The Littoral Combat Ship (LCS) was a failure, largely because it hot swappable mission module system created an underarmored and under performing frigate, though they were rather speedy.
Well, now the Navy is trying to replace their latest failure with the FFG(X), which would replace the long serving Oliver Hazard Perry-class frigate.
The problem is that, because of the inevitable mission creep, the cost and weight are completely out of line with a frigate.
They will be replacing the 4100 ton displacement Perry frigate with a 7400 ton ship, which continuing to procure the 9,700 ton Arleigh Burke class, only it’s supposed to be half the price.
Ships, much like hamburger, and purchased by the pound, so the navy’s promise of a relatively inexpensive ship was always a fools errand, but even so the original estimate of $940 million, which is a ripoff to begin with, since the FREMM from which it is derived costs about €600M ($650M), but it now appears that it will cost about $1.4B a ship.
This is insane and unsustainable:
The Navy truncated orders for its ill-fated Littoral Combat Ship because the small vessels were vulnerable to attack and too lightly armed. Now, a new report suggests that the frigate intended to replace it may cost 56% more than projected partly because it’s bigger.
The service projects that 18 of 20 new frigates will cost an average of $940 million each in inflation-adjusted dollars. The first two are estimated at about $1 billion each because of one-time costs.
relates to Big Navy Frigate Risks Oversized $1.4 Billion Cost Per Ship
But the Congressional Research Service alerted lawmakers this week to “a potential issue” worth reviewing: the accuracy of Navy cost estimates considering that “ships of the same general type and complexity that are built under similar production conditions” tend to have similar — and substantially higher — costs per ton of displacement.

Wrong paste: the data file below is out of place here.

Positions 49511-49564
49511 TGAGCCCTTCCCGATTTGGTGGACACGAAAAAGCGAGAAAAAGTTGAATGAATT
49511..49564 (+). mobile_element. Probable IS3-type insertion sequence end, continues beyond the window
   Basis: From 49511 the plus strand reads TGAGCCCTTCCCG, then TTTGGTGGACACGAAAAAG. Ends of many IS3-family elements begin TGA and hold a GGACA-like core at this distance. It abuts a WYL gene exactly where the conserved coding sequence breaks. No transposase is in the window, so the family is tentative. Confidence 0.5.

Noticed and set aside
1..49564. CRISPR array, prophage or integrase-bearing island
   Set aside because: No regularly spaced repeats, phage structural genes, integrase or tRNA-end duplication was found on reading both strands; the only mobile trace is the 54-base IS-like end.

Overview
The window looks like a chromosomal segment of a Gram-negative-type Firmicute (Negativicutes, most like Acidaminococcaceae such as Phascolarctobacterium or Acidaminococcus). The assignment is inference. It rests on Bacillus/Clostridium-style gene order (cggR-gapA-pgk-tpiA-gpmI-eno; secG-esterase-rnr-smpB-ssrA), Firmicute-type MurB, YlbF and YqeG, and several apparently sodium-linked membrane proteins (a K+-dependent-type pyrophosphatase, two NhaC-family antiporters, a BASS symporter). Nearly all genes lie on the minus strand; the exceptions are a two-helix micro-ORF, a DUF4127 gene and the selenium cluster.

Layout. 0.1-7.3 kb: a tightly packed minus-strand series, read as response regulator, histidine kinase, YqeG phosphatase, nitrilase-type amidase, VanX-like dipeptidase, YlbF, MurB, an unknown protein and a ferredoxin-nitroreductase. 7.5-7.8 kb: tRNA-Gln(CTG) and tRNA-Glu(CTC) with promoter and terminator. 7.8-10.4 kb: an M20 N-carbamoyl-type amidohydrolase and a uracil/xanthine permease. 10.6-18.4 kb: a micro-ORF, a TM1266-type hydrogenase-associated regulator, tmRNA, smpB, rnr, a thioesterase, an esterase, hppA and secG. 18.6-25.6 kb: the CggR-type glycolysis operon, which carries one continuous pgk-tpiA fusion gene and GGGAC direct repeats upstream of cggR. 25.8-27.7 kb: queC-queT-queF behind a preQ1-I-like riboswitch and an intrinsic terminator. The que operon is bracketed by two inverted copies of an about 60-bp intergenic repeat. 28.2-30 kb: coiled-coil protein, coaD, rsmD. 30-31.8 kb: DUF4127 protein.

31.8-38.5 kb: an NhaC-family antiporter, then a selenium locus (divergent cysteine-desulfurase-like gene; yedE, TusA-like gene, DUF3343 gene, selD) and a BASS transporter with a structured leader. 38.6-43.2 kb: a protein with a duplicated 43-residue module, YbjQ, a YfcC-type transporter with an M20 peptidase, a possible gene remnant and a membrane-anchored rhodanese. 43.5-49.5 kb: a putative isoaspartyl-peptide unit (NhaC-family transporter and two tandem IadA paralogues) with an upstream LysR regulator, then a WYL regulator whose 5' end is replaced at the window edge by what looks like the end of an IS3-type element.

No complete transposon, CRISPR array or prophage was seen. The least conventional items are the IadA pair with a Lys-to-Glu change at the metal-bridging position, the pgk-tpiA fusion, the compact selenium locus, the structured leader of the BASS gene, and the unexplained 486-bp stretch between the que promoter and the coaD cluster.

CRS raised a warning because, at 7,400 tons, the frigate to be built in Wisconsin by a unit of Italy’s Fincantieri SpA is about three-fourths the size of an Arleigh Burke destroyer and carries many of the same weapons systems. The latest of the destroyers are estimated to cost $1.9 billion apiece.
That could put the cost for most of the frigates at as much as $1.47 billion each, “an increase of about 56%,” based on comparing their tonnage to the destroyers’, the research service said.
CRS suggested lawmakers ask the Navy the basis for “its view that the frigate — a ship about three-quarters as large” as the destroyer, with installed capabilities that are “in many cases” similar — “can be procured for about one-half the cost.”
It can’t, and it’s over priced, and they are demanding too much from the platform, and they making the ship even larger than the model from which it is derived, (The FREMM is about 6,400 tons) so it’s likely to end up costing more than the Burkes.
Cancel this now, and procure a frigate, and not a destroyer with a slightly smaller gun.